I noticed that the focus topic of this issue is CFTR Modulators. I thought that I would tell you about my experience with taking a CFTR modulator.
In November 2018, I began a regimen of Orkambi. My doctor felt that it was worth a try, even though my mutations were not an exact match for this medicine. He had read articles that made him feel it might work well for me. Prior to this, my doctor had urged me to try Orkambi for a few years, but I was reluctant because of the cost. Even though I have excellent insurance that covers my prescriptions with a very low copay, I felt that such an expensive prescription would take a large bite out of the money that is there for all the insureds to access. I really didn’t feel that it was fair to all the others in my insurance pool to use so much of the funds for one prescription. Friends explained to me that the money is there for just such meds and that I should give it a try. After hearing that so many times, I gave in and said yes.
When I started Orkambi in November 2018, I only got a one-month supply (as opposed to the normal three-month supply of prescriptions) as I didn’t want to potentially waste multi-thousands of dollars worth of medicine if it didn’t work for me. I admit that I was concerned about some of the potential side effects. Still, I decided to go ahead. I am a compulsive record keeper, so I kept a journal of my experience with Orkambi.
The literature says to take it with a fatty meal such as peanut butter, avocado, or egg. It was a real challenge to figure out what I could take with it that would be fatty. (More about this, later.) I chose cream cheese on a cracker for my first dose. Since I am a night owl, I took it at 10 p.m. and 10 a.m.
Within a very short time — maybe only minutes — I noticed that I was getting rid of a copious amount of mucus. It wasn’t difficult to bring it up and it just kept coming. I had a good night of sleep with minimal coughing. After the third dose, I had very unpleasant hand pain and diarrhea. Those lasted a day or two and then subsided. I skipped my polyethylene glycol for a couple of days until my innards went back to my normal. The next day, I had a minor bout of hemoptysis. For about four days I had a little blood in my mucus, but it was nothing overly concerning. I did call and talk with my doctor when it first appeared and worked out how to handle it. For the next few days I had what I call “Christmas” mucus. Just little stripes or bits of red in the green mucus. That had disappeared by the end of the eighth day and I have had none since then.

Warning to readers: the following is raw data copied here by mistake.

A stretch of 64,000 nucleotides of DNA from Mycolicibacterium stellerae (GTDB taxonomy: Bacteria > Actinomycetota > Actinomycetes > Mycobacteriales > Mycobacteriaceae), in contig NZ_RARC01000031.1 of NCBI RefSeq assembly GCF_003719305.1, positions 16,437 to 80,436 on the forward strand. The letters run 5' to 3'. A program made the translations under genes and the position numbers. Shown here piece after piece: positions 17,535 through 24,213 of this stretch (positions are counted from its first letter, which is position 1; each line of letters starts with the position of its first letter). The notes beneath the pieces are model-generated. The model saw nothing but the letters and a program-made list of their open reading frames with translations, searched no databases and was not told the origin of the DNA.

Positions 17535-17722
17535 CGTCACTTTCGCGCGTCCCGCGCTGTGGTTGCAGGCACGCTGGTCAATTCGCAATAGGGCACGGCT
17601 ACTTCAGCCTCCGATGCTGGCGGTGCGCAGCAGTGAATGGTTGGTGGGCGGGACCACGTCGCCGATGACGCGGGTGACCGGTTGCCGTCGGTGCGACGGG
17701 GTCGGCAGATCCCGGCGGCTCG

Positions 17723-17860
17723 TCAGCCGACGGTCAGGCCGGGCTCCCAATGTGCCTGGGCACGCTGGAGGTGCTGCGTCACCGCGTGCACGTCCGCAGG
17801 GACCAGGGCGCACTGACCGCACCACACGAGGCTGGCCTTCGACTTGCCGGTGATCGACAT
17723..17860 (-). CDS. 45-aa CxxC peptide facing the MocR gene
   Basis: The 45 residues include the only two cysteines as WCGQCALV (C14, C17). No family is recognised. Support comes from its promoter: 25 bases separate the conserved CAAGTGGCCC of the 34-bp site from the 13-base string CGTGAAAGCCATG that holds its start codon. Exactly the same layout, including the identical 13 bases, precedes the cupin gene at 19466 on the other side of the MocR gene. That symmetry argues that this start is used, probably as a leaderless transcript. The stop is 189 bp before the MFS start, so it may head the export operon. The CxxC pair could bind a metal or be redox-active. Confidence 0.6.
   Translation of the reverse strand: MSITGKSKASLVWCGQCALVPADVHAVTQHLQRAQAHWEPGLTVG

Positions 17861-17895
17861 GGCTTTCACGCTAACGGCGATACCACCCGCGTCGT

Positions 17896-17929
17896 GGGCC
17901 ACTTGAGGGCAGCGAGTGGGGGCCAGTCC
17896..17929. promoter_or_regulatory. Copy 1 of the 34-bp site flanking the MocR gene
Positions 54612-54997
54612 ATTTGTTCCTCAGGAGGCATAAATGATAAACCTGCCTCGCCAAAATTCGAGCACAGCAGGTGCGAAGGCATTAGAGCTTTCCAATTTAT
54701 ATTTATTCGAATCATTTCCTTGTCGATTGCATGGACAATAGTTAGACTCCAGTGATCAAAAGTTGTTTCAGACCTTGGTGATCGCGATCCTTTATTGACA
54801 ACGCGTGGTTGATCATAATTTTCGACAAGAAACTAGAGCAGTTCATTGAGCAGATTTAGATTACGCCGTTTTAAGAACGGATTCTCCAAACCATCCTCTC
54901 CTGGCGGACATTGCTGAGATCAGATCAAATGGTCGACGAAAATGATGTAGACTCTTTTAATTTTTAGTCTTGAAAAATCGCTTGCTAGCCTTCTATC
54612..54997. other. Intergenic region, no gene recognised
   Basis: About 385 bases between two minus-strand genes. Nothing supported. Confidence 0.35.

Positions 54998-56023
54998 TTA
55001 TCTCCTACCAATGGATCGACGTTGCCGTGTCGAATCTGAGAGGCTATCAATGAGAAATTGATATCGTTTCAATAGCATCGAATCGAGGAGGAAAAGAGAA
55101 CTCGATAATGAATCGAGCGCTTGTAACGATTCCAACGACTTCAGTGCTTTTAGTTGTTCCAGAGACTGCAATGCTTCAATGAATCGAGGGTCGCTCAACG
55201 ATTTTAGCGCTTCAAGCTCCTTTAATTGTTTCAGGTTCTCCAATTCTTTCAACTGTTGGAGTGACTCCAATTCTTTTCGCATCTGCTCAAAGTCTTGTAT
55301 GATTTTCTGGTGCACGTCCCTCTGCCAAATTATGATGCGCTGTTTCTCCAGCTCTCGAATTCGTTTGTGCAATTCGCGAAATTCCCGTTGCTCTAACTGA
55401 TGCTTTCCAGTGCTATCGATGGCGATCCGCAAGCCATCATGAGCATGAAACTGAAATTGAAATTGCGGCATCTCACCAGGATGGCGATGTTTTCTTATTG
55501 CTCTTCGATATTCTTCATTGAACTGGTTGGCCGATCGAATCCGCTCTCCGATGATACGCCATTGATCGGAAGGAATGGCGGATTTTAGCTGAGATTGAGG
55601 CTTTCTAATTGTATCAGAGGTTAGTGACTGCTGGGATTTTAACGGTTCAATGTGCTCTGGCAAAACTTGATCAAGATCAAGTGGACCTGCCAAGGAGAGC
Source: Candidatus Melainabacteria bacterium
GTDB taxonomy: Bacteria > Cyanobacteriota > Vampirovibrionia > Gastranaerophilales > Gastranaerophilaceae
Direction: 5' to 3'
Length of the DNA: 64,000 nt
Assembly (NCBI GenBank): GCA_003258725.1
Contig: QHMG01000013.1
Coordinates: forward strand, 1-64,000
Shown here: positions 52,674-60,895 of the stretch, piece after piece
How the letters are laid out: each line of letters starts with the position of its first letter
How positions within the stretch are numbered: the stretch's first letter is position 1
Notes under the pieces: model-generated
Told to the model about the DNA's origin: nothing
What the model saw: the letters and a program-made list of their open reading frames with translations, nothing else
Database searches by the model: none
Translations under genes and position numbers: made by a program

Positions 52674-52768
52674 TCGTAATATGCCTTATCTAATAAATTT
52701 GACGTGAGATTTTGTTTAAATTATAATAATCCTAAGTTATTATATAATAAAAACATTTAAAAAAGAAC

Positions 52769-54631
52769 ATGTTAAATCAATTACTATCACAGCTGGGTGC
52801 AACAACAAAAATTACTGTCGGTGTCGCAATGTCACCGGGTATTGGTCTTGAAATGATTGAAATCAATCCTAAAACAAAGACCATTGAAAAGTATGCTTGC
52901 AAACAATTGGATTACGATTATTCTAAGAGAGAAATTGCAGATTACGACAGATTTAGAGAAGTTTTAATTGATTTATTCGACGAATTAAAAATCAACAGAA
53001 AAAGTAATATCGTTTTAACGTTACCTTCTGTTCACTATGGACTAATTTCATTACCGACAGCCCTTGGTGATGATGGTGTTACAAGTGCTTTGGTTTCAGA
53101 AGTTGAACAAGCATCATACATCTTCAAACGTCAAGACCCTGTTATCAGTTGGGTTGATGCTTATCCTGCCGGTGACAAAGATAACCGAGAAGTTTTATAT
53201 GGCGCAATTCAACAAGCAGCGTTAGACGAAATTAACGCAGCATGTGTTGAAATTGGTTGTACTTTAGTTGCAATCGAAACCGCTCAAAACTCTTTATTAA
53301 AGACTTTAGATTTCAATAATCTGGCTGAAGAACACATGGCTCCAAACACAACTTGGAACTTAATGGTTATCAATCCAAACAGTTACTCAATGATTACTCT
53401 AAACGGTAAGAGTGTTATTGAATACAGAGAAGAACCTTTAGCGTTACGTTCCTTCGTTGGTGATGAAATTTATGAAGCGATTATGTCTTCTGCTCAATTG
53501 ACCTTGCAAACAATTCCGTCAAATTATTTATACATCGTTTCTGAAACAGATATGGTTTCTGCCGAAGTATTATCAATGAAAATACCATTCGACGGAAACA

During the first two weeks of taking Orkambi, in addition to the diarrhea and hemoptysis, I had a headache, some nausea, and a little dizziness. These all may have been caused by a compression fracture that I have in my neck. They did not seem to be directly related to Orkambi, but one never knows. By the end of those first two weeks, all of the various symptoms were gone and I have had no further problems with it. One thing that really pleased me was that I slept a full eight hours without being awakened by anything. I felt so much better than I had been feeling. If I am able to take this drug for the rest of my life, I will be delighted.
I am able to be up and active all day now. For years I had been unable to stay active for more than an hour or two per day. The rest of the day, I would be sitting in a chair with my legs up and doing things that didn’t take much energy. I would sleep a couple of hours on most days. I found it difficult to accomplish much. Now, I am up and doing things that I want and am able to go away from home and enjoy what I am doing.
It is amazing to me that I awaken feeling rested and ready to meet the day. I love the feeling of being an almost-normal old lady. I still may take a nap in the afternoon and it may last anywhere from 20 minutes to an hour and a half, depending on how I’m feeling and how comfortable I am while I’m sleeping. I think that I may just be lazy, which is okay with me. I enjoy being able to rest as needed.